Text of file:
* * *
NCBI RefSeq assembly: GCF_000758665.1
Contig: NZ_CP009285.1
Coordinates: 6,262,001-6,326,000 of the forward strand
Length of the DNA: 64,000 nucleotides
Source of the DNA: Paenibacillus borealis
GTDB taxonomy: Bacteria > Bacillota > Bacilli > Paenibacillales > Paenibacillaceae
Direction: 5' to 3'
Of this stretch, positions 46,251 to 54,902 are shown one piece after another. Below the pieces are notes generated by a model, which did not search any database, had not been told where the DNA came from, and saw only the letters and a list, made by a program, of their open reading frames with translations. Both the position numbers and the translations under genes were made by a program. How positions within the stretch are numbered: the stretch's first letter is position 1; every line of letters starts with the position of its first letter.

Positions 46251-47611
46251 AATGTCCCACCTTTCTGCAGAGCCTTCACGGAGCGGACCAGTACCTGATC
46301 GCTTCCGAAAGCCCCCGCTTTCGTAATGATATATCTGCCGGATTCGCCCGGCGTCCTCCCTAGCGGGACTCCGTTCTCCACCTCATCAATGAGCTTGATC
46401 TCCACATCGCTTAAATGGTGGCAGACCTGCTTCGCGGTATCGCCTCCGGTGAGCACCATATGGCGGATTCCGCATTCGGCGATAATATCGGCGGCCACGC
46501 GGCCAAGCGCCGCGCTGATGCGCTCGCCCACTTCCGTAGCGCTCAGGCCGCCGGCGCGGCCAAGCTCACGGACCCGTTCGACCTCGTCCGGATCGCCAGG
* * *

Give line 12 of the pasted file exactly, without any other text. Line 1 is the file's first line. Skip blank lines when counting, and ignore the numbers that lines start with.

46401 TCCACATCGCTTAAATGGTGGCAGACCTGCTTCGCGGTATCGCCTCCGGTGAGCACCATATGGCGGATTCCGCATTCGGCGATAATATCGGCGGCCACGC